Dining diversity abounds in Bloomington

by | Places, Featured Destinations

Bloomington, located in the southern part of the state, sits on rolling, verdant hills that burst with color in the fall, showing off its year-round scenic setting. It is home to Indiana University’s flagship campus, which has an enrollment of almost 49,000 and features a diverse, international population. The city also flaunts an epicurean sophistication, with plenty of chef-driven eateries among the typical college town drive-throughs.

The two-year-old Elm, named by USA Today as a 2024 Best Restaurant and one of Bloomington’s finer chef-driven establishments, sits on a tree-lined residential street in the historic Elm District, about a 15-minute walk from downtown’s courthouse square. Proprietors David and Martha Moore allow executive chef Dan Thomas to create a changing seasonal menu. Social media-friendly dishes reflect regional farms, ensuring a unique eating adventure with every visit. Elm’s breathtaking minimalist interiors with sand-colored banquettes, natural wood accents and Impressionist-like ocean mural in cerulean and beryl tones make it a chic spot. 

For a dozen years, the all-vegan Rainbow Bakery baked fresh treats for those with a sweet tooth. With a retro-inspired interior, the one-of-a-kind area business serves pastries, cakes, cookies and donuts made with plant-based ingredients without compromising taste or texture. In spring 2024, the owners, who also own nearby Hopscotch Kitchen and Hopscotch Coffee, placed the business on the market, but the bakery is still operating and will do, even if another individual commits to its storied stewardship.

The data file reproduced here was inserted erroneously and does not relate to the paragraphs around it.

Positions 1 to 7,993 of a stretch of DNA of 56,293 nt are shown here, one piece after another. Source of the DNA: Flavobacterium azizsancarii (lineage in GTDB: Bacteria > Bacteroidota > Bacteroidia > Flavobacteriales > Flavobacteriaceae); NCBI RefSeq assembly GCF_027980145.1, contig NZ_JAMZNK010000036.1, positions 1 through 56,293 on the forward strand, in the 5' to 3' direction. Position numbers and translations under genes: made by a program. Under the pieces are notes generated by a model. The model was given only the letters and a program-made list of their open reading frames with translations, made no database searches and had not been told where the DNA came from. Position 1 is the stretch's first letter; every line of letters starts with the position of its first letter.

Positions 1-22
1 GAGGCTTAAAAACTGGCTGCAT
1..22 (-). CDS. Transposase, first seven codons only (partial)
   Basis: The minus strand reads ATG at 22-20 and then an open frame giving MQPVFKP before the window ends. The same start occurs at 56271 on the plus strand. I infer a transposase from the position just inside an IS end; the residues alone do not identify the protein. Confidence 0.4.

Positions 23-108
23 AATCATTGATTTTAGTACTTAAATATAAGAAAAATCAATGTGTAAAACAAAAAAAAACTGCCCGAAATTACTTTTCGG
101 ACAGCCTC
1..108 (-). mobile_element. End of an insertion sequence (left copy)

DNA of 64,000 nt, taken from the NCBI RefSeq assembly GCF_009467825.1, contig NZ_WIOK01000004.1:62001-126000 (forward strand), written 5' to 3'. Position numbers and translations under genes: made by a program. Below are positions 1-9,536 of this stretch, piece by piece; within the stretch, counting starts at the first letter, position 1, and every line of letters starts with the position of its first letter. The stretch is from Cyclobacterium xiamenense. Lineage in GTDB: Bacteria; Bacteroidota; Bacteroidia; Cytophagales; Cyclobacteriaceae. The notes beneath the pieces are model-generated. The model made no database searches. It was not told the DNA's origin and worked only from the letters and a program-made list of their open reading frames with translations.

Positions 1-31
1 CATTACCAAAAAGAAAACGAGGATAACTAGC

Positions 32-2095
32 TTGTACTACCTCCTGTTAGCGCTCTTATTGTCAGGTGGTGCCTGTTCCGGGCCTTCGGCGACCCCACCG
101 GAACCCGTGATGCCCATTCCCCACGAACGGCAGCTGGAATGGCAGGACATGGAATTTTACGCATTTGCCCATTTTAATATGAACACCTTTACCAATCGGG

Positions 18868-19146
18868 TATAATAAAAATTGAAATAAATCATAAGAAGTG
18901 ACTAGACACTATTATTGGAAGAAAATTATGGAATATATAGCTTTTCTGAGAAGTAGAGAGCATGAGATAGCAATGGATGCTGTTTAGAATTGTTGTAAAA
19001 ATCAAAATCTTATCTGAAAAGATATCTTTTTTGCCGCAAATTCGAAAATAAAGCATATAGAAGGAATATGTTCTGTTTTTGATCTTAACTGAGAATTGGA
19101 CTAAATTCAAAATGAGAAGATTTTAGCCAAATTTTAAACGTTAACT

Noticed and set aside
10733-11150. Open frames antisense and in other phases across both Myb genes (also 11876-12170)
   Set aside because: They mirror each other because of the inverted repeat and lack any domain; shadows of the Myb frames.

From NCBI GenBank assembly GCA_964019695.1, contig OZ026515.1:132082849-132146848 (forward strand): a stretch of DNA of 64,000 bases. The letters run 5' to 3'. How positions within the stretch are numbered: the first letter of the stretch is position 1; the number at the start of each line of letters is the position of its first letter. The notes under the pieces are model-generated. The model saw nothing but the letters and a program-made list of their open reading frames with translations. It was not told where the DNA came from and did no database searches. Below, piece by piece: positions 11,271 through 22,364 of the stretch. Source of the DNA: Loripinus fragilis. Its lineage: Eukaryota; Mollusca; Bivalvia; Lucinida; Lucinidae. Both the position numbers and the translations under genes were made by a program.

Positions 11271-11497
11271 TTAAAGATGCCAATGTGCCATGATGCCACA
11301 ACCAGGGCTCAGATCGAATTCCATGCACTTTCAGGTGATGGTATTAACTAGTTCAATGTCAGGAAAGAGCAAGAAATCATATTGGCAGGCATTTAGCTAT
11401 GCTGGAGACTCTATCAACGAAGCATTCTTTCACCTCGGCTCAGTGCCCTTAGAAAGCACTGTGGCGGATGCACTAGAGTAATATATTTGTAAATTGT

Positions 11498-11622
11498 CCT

Since its opening in August 2023, the friendly Maru Products Artisanal Bakery & More has been a welcome addition. The bakery offers a South American selection of housemade sweet and savory baked goods, such as savory arepas and empanadas. Venezuelan-born Maru Macabe, who moved to Bloomington in 2016, brings yummy showstoppers of her former country with delicious handhelds such as the mozzarella stick-like tequeños, gooey cheese encased by fried dough instead of dipped in breading. Or try the cachitos, hearty half-moon pastries stuffed with ham, cheese or both. 

Uptown Cafe, a long-standing fixture in Bloomington’s cultural landscape, has a rich history over almost five decades. It opened in 1976 on Walnut Street, with a “diner-esque” vibe, as chef and owner Michael Cassady has described. However, its longest iteration has been the Kirkwood Avenue spot, a stone’s throw from the courthouse. The legendary restaurant is still known for its delicious American-style dishes with Cajun Creole flavors peppered throughout. Hearty gumbo, blackened seafood, and other nods to New Orleans, burgers, and other global flavors appear at lunch and dinner. 

Other Bloomington favorites include Janko’s Little Zagrab, which opened in 1973 and still ranks among the region’s top steakhouses, and chef Daniel Orr’s FARMbloomington, with its much-loved garlic fries and award-winning Luger burger as well as creative pizzas and globally inspired cuisine. And plenty of global flavors can be found on Fourth Street’s “International Row,” with Burmese, Tibetan, Thai, Korean and Indian restaurants.

Bloomington’s 21st-century dining scene, which has grown over the last several decades, mirrors the city’s inclusive spirit and progressive values. Whether craving a sophisticated dining experience, vegan donuts, Latin-inspired eats, global flavors or American classics, visitors will discover a diversity generally found in a much larger metropolis.

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